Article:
That’s a tricky question to answer because it depends on the type business, to some extent. But for this blog, we’ll assume you’re a small to mid-size business looking to incorporate public cloud for the first time.
Do your research
We hear about the cloud all the time these days, but more people than would like to admit it don’t understand exactly what the cloud is and how it benefits business. If you’re in this group, that’s perfectly OK. It just means you’ll need to do some research first. It’s impossible to make good purchasing decisions if you don’t understand what the cloud can do for your business operations.
In simplest terms, the cloud allows you to carry out essential business functions via an Internet connection. Rather than purchasing expensive hardware and software and installing it on site, the software is provided as a service over the Internet. Cloud-based software makes enterprise-level features available to smaller businesses at much lower price. It also allows companies to access business data from any device or location, not just a single computer.
Develop a strategy
Cloud technology is an umbrella term, but there are thousands of products that perform various business tasks, from storing and backing up data to invoicing to product tracking. You can find a cloud tool for just about every business function imaginable, and many tools offer a wide range of functions. A single software product might handle invoicing, expense management and project tracking.
Because there are so many options, it’s important to decide what you want the technology to do. Maybe your accounting software is installed and managed on a single computer or server and you want to make it accessible on multiple devices via the cloud. Perhaps you’re looking for a customer service tool that offers reporting and analytics, data sharing across departments, email marketing and more. The type of cloud-based software you purchase completely depends on your needs. For many companies, more than one product is needed.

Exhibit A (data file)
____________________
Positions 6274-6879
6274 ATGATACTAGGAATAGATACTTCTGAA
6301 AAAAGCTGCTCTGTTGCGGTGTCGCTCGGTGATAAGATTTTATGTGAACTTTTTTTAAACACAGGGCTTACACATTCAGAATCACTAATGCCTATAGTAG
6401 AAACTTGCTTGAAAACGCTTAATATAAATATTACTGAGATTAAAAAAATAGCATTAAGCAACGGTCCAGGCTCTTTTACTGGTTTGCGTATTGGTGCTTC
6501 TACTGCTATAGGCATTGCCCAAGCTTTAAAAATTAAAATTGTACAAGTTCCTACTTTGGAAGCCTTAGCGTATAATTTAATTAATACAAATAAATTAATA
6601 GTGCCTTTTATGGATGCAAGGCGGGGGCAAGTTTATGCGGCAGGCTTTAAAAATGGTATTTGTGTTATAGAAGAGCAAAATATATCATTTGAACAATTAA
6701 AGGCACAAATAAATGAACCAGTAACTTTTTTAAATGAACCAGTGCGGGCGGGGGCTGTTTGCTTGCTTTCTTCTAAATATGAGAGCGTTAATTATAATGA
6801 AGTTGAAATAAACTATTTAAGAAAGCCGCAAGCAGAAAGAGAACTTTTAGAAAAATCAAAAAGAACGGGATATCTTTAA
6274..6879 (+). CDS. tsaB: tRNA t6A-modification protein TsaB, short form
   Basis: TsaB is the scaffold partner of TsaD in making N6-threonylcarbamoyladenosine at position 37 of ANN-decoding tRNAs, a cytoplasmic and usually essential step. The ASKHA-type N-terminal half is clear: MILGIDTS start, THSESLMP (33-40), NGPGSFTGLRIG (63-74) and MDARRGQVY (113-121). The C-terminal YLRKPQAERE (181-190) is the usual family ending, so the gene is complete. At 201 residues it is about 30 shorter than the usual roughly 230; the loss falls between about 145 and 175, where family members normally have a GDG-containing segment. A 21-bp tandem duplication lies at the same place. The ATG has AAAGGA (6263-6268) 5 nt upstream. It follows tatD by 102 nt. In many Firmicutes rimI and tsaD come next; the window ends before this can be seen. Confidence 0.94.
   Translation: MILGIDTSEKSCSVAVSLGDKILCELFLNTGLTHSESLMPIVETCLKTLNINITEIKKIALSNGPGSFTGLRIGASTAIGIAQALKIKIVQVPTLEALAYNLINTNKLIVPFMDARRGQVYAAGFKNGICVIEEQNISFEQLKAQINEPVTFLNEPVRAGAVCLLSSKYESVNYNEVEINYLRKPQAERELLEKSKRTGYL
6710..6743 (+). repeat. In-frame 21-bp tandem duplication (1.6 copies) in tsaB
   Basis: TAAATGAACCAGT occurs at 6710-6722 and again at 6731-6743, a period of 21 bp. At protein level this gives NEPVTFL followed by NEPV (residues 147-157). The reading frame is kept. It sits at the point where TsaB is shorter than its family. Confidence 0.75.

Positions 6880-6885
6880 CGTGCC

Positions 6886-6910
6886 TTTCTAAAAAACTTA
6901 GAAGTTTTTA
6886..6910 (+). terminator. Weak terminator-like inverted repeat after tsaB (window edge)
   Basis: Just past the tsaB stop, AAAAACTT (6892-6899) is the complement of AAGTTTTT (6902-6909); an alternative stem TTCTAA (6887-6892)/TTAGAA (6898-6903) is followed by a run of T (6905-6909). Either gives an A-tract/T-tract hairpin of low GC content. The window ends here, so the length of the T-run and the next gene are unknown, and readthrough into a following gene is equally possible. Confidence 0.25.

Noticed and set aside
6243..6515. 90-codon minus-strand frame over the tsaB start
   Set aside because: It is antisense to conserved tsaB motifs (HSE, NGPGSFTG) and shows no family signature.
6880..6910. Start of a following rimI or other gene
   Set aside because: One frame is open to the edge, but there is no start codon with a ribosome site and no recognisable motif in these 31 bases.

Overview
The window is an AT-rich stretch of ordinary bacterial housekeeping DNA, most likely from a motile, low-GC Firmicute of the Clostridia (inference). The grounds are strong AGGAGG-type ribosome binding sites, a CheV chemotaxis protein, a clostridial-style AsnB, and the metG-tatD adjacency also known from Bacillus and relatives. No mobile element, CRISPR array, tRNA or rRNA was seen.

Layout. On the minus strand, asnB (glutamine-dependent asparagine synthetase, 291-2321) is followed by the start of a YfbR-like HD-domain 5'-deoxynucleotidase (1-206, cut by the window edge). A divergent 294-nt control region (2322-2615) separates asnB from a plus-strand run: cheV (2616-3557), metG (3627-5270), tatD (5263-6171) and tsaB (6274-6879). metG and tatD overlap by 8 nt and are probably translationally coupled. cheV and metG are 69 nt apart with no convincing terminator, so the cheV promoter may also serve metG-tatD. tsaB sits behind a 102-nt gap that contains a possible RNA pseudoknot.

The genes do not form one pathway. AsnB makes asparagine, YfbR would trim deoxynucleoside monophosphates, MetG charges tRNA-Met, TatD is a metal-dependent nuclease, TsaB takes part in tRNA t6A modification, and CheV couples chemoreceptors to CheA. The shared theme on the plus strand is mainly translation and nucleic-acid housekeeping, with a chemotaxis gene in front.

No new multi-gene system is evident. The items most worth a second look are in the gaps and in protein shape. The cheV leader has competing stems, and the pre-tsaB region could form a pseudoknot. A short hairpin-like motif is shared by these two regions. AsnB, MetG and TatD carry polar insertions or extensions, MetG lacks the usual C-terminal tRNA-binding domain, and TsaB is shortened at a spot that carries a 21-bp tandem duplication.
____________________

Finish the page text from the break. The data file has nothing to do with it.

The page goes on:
Start comparing products
Once you know what you want to do with cloud technology, you can start shopping for products. Companies like Software Advice can answer some of your basic questions and recommend appropriate vendors. Always request a demo of any software product you’re considering. That’s the only way to gauge whether it’s user-friendly and meets your company’s needs.
For small businesses that have no idea where to start, this PC Mag list of the top 20 cloud-based software products is helpful. It covers features and pricing for the most popular cloud products for small businesses.
Take your time — and scrutinize
Finding the right cloud product might take several weeks. This is a not a process that should be rushed. Sure, most cloud providers won’t force you to sign a long-term contract, but you’re better off finding the right product the first time around. Switching means getting used to a new system all over again.
In addition to functionality, pay attention to security. If your data will be housed in a public cloud, find out how the company secures it. Is the vendor compliant with data security standards and, if so, which ones? Data security is more important than ever in the wake of large-scale breaches. Most cloud-based products are highly secure – otherwise the vendors wouldn’t be able to compete in this security-conscious market – but it’s important to verify that.
Finally, pay careful attention to the pricing structure. Some cloud-based call center software vendors, for example, advertise low upfront fees but tack on additional hidden expenses for extra features or telecom. Find out exactly what’s included in the monthly price you are quoted to avoid billing surprises.
Kunnect sells 100% cloud-based call center software that includes a predictive dialer to businesses and political campaigns. Our software, hosted in the Amazon platform, seamlessly manages all inbound and outbound calling for a flat rate of $125 per agent per month with a flat deposit of $125 per user.